Design Process: Strategic Planning

A few procedural steps may be necessary to ensure that the PV system is successfully integrated into the design. A common rule is to integrate the PV system into the building process without disturbing that process.

Step 1. The first step is consultation with the authorities about local regulations, building permits and the electrical connection to the grid.

Step 2. The second step is to consult the utility company about the grid connection, electrical diagrams and the metering system.

Step 3. The third step is the internal meeting with all building partners. A kick-off meeting very early in the process may be useful, to discuss the entire integrated PV system with the building contractor, the roofing company, the electrician and the PV supplier.

There are many unique issues to resolve in installing BIPV. The main points in this meeting concern the responsibilities of each party in the building process. Who is responsible for the water­proofing of the roof – the roofing company or the PV installer? Who is responsible for electrical safety – the electrician or the PV installer? Who is responsible for safety on the site – the general contractor or the PV installer? All these aspects must be clearly defined and noted in advance.

Many PV suppliers offer turnkey contracts. This is easy for clients because they receive a complete working system for their money. However, the client is then responsible for the coor­dination between PV supplier and building contractor. Placing all responsibility with the building contractor means an extra surcharge of perhaps 10% on the cost of the PV system. A good solution is to make the building contractor (general contractor) responsible for the PV system and negotiate a special fee for coordination and use of equipment (scaffolds and crane) from the building contractor.

23.3 CONCLUDING REMARKS

Building integration aims to reduce costs and minimize the requirement for land. To increase market acceptance it is important to show architecturally elegant, well-integrated systems. Moreover, building owners can show their environmental commitment with highly visible building-integrated PV systems.

This means that there is a large potential for BIPV in the built environment. The main factors for successful integration are suitable buildings [47] (i. e. suitable orientation and lack of shadow) and a reason for building integration. For newly constructed sustainable buildings, BIPV will be part of the energy strategy. However, for existing buildings there must be a valid reason for integrating PV systems. Building renovation, including the roof and facade, often provides an opportune time for selecting BIPV [48, 49].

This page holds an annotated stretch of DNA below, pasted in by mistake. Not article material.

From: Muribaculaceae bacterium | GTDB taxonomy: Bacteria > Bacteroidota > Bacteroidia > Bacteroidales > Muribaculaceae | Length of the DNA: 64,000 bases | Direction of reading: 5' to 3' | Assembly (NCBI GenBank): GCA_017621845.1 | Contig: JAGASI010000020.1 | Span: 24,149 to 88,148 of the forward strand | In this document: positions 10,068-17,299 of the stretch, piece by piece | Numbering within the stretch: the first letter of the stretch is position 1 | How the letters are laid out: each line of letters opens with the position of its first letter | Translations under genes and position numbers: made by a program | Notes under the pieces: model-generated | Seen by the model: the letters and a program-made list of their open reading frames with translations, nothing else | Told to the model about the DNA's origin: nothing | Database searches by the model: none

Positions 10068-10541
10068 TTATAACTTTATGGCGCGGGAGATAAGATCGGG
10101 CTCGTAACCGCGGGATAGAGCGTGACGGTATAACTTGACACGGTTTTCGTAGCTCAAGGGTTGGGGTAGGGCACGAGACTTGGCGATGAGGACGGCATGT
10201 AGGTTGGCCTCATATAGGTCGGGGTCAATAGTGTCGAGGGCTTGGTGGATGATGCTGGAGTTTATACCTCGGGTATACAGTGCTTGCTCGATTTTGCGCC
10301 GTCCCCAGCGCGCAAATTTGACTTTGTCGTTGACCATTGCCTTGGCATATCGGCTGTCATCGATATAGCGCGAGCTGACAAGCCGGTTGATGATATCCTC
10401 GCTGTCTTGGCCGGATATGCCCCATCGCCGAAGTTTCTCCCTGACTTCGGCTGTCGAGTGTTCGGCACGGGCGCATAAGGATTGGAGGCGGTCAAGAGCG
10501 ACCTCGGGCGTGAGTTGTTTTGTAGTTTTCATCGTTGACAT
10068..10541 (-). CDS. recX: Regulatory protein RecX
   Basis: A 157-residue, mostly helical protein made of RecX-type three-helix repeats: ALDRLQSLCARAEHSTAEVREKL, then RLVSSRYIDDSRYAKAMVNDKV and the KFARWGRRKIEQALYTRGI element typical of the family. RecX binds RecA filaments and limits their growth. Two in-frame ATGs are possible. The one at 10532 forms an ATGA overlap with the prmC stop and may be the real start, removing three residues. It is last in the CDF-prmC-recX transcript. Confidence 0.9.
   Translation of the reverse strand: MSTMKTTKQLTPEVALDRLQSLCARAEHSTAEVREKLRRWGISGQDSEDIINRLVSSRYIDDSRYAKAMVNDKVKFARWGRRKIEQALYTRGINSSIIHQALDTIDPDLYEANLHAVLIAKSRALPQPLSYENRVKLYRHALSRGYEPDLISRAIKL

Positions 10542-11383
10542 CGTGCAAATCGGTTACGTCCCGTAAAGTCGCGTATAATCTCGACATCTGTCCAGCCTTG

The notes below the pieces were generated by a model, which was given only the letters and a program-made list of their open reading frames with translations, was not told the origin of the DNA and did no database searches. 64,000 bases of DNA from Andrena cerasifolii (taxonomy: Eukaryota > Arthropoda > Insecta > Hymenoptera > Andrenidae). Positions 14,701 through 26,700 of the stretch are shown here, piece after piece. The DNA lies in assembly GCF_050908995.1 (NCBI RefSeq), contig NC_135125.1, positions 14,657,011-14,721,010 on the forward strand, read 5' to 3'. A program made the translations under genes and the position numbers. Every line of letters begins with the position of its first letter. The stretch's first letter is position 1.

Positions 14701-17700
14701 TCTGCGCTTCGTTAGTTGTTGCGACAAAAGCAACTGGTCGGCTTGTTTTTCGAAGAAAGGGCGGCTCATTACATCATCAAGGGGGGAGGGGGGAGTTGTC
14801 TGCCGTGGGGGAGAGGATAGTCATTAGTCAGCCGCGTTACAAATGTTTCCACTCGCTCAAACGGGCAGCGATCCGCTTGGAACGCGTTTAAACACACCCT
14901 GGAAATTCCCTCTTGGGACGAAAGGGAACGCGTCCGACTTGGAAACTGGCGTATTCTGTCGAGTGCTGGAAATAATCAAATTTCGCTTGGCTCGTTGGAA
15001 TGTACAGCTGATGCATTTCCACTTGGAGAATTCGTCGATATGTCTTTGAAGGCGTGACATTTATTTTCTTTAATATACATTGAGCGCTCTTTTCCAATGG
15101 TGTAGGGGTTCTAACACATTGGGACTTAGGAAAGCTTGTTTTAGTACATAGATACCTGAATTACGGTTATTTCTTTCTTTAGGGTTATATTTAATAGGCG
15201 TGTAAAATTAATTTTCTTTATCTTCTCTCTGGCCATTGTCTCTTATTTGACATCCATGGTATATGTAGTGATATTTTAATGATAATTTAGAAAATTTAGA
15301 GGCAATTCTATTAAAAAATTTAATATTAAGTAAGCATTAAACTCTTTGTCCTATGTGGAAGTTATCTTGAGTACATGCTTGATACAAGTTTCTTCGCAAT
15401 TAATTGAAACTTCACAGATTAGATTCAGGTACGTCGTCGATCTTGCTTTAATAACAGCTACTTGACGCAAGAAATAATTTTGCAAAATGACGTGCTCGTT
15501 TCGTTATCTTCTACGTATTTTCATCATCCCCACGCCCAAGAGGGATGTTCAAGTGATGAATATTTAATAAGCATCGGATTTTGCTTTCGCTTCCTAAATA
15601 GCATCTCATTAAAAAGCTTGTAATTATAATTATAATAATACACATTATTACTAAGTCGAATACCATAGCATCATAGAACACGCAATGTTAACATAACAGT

The building or renovation process plays an important role in the success of BIPV. Can the building owner benefit from BIPV? If so, the owner will be willing to implement PV systems

in the building plans. The architect or designer needs to have a good basic knowledge of BIPV and be able to integrate PV into the design. If architects do not understand the basics of PV, they will make mistakes that eventually have to be resolved during the installation process. The worst cases involve mistakes that cannot be resolved at the end of the building process and that result in a lower efficiency and quality of the PV system.

Is the utility company willing to cooperate? If not, the building owner will probably try to avoid difficulties in an already complex construction process.

The architect or designer should use all visible opportunities to integrate PV into the design in a highly aesthetic way. The important issues are the architectural function of a PV module (replacing other building elements) and the visible aspects of modules, such as the dimensions, mounting system, form and color of cells, back sheet and frames.

To recognize these aspects, criteria have been formulated for judging building integration of PV. These criteria are useful for manufacturers and technicians who are involved with building integration from the engineering and technical aspects of the building process.

Updated: August 24, 2015 — 12:34 pm